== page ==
Film Reviews

The Bleeding

Iron Bull Films

The Bleeding is directed by world-renowned stuntman Charlie Picerni, but after viewing this one, here is hoping that he isn’t giving up his days of jumping off buildings as a stuntman as it is the product of some disastrous decisions made by everyone involved.

The first point of disaster was the script. The plot reads on paper to be halfway decent; ex-Army Ranger Shawn Black (Michael Matthias) searches for the killer of his parents discovers a family of vampires in a factory-turned-nightclub and must kill them as revenge. Sounds simple enough and with the opening car chase and gunfire, hopes were incredibly high; a touch of The Fast and The Furious, with an added bonus vampire attack. However, after this scene, which is actually future along in the narrative, the film cuts through the part where his family is killed and heads straight to revenge. It is through a voice over from the main protagonist that we are told about his life history, his parents and what he plans on doing about it.

The second mistake was calling upon Vinnie Jones to be Cain, the king of the vampire family. Jones is a hard man and is more than capable of carrying his own in films but as a vampire, he is just unable to pull it off. His death scene especially is one of the most inadequate you will have ever seen. Besides Vinnie Jones, stars of the film include newcomer Michael Matthias who could give Vin Diesel a run for his money, DMX, and Michael Madsen as drunken Father Roy, none of which are very dramatic.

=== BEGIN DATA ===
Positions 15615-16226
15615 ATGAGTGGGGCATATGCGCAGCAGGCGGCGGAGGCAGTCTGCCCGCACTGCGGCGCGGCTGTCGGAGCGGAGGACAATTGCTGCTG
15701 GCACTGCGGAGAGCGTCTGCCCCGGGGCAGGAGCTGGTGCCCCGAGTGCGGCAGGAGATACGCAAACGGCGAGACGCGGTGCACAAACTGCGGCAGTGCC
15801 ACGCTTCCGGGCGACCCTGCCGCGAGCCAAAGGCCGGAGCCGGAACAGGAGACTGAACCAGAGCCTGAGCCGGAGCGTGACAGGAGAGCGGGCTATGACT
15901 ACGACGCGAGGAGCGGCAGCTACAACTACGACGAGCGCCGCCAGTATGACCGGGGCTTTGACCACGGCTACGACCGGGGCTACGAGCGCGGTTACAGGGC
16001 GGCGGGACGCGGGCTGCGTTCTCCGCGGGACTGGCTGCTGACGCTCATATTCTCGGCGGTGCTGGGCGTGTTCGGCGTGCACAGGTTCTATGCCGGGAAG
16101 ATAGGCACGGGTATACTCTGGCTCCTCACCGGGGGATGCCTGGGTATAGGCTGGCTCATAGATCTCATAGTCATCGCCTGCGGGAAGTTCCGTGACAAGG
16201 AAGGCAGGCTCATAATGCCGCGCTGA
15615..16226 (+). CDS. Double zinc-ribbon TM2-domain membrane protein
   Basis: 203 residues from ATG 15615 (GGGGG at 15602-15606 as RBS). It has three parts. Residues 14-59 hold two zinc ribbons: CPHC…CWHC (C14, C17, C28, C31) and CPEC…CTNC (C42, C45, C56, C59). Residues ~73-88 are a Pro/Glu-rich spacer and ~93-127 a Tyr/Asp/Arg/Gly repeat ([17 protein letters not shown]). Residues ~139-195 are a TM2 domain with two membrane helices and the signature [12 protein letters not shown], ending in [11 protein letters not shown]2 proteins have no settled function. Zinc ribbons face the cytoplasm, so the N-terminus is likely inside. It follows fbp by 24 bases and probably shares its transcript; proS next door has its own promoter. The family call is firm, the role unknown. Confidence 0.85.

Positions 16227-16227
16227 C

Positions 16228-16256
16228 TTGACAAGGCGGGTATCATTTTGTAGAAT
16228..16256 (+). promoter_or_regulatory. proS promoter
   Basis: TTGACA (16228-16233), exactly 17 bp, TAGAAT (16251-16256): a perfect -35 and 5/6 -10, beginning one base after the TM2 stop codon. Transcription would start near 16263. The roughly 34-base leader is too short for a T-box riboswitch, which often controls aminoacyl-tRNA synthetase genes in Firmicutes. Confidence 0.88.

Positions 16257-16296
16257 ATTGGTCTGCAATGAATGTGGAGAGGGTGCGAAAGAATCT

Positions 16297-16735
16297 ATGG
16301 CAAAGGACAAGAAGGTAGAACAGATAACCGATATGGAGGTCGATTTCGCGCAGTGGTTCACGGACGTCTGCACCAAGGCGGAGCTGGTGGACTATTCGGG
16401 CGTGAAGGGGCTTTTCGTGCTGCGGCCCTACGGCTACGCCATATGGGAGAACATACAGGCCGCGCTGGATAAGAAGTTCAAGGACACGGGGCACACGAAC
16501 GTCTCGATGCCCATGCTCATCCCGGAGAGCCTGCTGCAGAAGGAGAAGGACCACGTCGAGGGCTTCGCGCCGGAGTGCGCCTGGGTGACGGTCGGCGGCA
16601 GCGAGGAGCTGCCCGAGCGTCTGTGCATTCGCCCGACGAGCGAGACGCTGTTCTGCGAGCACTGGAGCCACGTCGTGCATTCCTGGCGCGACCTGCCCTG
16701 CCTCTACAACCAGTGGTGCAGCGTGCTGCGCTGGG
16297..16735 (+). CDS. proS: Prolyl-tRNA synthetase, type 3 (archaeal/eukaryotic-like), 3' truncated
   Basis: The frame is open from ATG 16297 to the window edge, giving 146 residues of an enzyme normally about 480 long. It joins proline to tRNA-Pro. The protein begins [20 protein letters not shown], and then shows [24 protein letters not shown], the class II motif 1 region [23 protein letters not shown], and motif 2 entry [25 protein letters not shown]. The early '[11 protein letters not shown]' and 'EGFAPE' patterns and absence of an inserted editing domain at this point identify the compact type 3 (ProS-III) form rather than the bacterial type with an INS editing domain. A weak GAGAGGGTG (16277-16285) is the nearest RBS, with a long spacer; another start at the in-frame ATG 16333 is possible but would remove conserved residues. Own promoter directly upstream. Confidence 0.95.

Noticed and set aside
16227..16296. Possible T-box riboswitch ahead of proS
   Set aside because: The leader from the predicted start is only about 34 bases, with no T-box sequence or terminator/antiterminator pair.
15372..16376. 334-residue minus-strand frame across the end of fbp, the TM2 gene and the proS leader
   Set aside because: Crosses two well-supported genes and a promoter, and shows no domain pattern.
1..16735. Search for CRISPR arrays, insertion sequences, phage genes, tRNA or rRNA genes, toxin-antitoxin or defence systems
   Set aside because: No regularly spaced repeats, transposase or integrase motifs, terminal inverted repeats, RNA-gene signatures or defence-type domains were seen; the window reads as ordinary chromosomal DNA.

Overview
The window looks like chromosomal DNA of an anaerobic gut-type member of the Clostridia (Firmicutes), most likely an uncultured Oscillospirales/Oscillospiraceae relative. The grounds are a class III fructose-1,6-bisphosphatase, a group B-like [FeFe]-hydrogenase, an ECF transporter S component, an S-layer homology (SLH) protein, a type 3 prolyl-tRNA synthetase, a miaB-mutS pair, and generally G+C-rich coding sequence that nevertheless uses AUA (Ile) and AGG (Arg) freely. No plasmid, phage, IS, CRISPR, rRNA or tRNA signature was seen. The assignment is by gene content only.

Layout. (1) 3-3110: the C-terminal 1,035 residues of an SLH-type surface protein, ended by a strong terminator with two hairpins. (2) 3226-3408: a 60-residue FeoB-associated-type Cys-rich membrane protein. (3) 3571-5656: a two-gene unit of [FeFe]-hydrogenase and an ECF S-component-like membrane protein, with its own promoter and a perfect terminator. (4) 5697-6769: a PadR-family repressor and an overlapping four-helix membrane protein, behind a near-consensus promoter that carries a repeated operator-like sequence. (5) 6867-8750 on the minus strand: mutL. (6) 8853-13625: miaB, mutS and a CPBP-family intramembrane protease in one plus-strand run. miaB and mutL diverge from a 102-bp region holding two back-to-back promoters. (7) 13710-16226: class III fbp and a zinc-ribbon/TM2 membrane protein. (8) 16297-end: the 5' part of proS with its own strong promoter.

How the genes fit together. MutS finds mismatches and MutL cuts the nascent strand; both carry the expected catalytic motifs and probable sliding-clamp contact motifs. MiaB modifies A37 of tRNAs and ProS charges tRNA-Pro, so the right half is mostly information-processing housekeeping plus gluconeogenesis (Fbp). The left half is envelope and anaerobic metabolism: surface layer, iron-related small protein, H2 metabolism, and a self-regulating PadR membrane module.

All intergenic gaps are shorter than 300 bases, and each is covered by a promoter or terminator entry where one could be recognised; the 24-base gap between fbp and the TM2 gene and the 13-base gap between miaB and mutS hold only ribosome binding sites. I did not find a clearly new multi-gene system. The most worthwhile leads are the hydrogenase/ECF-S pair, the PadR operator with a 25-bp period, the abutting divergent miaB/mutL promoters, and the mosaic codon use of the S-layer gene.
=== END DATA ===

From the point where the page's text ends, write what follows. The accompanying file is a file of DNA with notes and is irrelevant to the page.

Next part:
Thirdly, the violence and fighting sequences are unbelievably phoney and this can be seen easily. When Black is lying on the floor getting kicked by some other fellas he actually looks up with no expression and moments later jumps up as if never been kicked. When Tag, played by rapper DMX is tortured, his screams were as scary as a young girls. Then there is the moment one individual is getting punched yet the camera reverts to someone else each and every time a punch is heard being made. What is the point of the punch, if it cannot be seen?

Lastly, the ending couldn’t have been more disappointing. After spending the past 70 minutes watching someone hunt down a clan of vampires to seek out their King and kill it, the lead protagonist manages to kill him in about two minutes; it’s the worst death of a vampire I’ve ever seen.

If you are a vampire crazed movie fanatic of features like Dusk till Dawn and the Lost Boys, then this one will be a huge disappointment. No all-star cast, no sufficient action or horror, no entertaining narrative and no point in watching.

Michelle Moore